before or eveu after the first of October
will need to be stored in a cool room or
cellar, to keep them at a low temper
ature and prevent heavy loss by rot
ting after being gathered. The charac
ter of the weather must determi ne these
matters. In most cases the better plan
Is to place ths apples iu heaps under
the shade of the trees or covered with
straw or other coarse material until
after they have passed the sweatiug
process and then, if the weather is
warm, transfer them promptly to a
cool cellar. Where special fruit houses
with open bins have been provided
they can be taken directly from tbe
trees as fast as gathered with very sat
isfactory results. Much must always
depend upon individual experience and
judgment in each special locality. No
iron bound rule can be given or taken
as a safe guide, but by keeping in mind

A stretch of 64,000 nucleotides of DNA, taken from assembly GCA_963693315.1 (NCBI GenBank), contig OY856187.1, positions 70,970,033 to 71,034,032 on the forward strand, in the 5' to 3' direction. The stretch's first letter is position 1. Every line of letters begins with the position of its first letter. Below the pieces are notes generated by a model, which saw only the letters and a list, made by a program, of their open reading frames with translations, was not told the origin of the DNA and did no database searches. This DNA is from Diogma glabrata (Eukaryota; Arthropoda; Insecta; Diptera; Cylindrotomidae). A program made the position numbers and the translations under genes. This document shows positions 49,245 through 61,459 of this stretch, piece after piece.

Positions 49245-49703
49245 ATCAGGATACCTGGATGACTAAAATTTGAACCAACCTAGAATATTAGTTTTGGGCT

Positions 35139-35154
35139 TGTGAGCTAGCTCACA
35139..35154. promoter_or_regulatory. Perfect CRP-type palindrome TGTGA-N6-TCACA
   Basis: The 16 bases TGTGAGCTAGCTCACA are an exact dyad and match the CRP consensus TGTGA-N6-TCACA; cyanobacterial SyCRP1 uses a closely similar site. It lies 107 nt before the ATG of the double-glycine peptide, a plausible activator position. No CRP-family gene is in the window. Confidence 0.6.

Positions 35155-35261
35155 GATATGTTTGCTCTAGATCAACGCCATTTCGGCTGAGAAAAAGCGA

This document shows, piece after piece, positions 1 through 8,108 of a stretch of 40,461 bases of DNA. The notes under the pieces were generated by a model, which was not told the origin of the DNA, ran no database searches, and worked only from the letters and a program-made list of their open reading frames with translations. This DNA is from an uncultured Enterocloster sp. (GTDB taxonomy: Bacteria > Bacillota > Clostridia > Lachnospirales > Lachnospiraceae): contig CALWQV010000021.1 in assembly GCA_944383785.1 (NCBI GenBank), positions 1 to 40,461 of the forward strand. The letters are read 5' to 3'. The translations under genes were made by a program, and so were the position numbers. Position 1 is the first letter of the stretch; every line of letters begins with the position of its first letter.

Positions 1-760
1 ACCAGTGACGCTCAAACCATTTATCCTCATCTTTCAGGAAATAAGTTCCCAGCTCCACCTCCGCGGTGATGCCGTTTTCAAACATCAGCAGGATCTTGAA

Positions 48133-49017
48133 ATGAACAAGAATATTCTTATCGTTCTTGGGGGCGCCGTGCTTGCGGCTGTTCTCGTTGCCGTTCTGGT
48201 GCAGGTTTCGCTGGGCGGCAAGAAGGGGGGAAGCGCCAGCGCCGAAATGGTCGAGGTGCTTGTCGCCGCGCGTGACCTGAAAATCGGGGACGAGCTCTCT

the foregoing facts almost any one can
learn in a few seasons what are the best
methods as applied to his own orchard
ud the variety of fruit he grows. If
one grows all Ben Davis, Imperial
Pippin or Rawle's Janet, he can gen
erally let them hang on the trees until
October, and the increased size and im
proved color will generally make up
all the loss from falling. In some
localities the same rule will hold in re
gard to Baldwins and kindred varie
ties, but in most cases it w ill be found
safer and more profitable to gather aud
store them earlier. The above has beeu
written in response to inquiries from
quite a uumber of persons, and in the
hope that it may aid many of our fruit
growing friends aud patrons iu making
the the most of their apple crops.
When doctors fail, try Burdock Blood
Bitters. Cure9 dyspepsia, constipation;
Invigorates the whole system.
As Children See Things.
A four-year-old bad, driving with hi
mother aloug a country road was great
ly attracted by a gaudy rooster which
hopped on a fence and stretched its